[linux-elitists] Re: [SPAM] Re: GPL Violations [was Re: Mobile Phone Choices]

Rick Moen rick@linuxmafia.com
Fri Jul 28 18:17:11 PDT 2006

[I didn't see Shlomi's post.  Maybe it had CCs?  If so, Mailman would
reject it as a linux-elitists post, as detailed on the listinfo page.]

Quoting Luis Rodrigo Gallardo Cruz (rodrigo@nul-unu.com):
> On Sat, Jul 29, 2006 at 12:38:22AM +0300, Shlomi Fish wrote:

> > Well, the reason for that is that MySQL wanted to sell a non-GPLed
> > commercial licence for its software which was generally GPLed. Now
> > since it used BDB, which was also pseduo-GPLed then MySQL had to pay
> > SleepyCat as part of the licence fees it recieved. (or Inno).
> > However, since Oracle has bought SleepyCat and Inno, it can now
> > refuse to exempt MySQL from the licensing of both the new and the
> > old versions of BDB or InnoBase.
> > 
> > Now, if BDB or InnoBase were BSD or LGPLed, then MySQL could have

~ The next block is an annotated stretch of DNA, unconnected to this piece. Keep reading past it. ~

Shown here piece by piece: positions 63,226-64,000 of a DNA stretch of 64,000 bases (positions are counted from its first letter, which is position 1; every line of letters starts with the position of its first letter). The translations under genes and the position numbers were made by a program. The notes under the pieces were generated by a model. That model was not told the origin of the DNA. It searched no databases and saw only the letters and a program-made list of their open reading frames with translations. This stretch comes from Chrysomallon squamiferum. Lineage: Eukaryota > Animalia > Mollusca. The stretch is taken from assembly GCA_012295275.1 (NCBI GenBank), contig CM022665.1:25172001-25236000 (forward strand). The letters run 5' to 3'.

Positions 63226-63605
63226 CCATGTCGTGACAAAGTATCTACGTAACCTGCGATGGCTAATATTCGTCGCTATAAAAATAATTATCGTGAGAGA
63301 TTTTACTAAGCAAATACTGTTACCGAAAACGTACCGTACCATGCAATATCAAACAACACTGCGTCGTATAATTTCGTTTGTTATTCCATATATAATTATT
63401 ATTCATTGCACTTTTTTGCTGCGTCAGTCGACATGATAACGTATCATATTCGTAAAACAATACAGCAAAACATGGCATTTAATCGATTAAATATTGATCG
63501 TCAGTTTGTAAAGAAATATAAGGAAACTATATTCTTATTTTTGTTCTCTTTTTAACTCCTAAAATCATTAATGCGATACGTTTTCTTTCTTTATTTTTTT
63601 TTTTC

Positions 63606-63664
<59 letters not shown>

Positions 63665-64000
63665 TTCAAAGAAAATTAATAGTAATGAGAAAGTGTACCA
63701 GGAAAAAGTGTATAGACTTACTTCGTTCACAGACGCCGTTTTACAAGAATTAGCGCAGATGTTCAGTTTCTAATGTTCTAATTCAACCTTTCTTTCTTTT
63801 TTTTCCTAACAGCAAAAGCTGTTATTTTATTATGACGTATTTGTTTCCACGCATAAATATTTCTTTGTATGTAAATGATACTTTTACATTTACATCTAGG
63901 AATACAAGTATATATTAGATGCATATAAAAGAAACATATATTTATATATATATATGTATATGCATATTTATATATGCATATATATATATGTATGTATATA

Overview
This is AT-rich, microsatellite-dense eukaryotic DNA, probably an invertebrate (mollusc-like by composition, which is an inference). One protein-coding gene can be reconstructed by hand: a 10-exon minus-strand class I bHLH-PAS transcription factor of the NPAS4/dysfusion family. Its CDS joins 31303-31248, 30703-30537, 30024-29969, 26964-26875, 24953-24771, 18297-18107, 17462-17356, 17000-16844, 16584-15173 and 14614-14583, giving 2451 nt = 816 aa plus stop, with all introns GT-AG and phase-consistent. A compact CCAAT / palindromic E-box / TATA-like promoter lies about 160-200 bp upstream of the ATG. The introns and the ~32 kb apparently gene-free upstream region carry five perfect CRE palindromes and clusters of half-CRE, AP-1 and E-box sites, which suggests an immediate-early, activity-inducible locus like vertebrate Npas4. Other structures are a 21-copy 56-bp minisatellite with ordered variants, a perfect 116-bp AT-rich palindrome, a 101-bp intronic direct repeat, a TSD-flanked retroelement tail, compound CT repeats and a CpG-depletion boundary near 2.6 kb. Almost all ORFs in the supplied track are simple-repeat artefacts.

> > continued to develop them on their own and use them. But since they
> > are GPLed - it's in a limbo.
> > 
> > Note that naturally, if you develop software under a GPL-compatible
> > license that links against GPLed code, then there isn't any problem.
> > However, that was not the case for MySQL.

There's nothing in copyright law[1] whatsoever that relies on "linking",
per se.  The determinative legal concept is, instead, that of
"derivative work".  (Be cautioned that that is a legal term of art,
i.e., subject to technical meaning[2] within the field of law, and if
you quote the definition in your dog-eared copy of Webster's Nth, His or
Her Honour will laugh at you.)

If you create a new work that is (in a copyright sense) derivative of
portions of Sleepycat's work that qualify for copyright protection, then
your work is encumbered by Sleepycat's copyright title, and you must be
careful to observe that firm's licence requirements concerning copying
of and creation of new works derivative of its -- and I use the term
advisedly -- property.

Concerning GPLed works, I keep hearing from computerists that the ruling
criterion is whether one incorporates literally copied code, or
alternatively "links to" it.  That is pure...  Comment dit-on en
anglais?  "Bubbe-myseh?"  ;->

[1] Relying on USA law primarily, but many other jurisdictions are

[2] There are standard conceptual tests applied by courts to determine
whether substantive literal or non-literal copying has occurred.  I 
have relevant links for relevant US Supreme Court rulings on 

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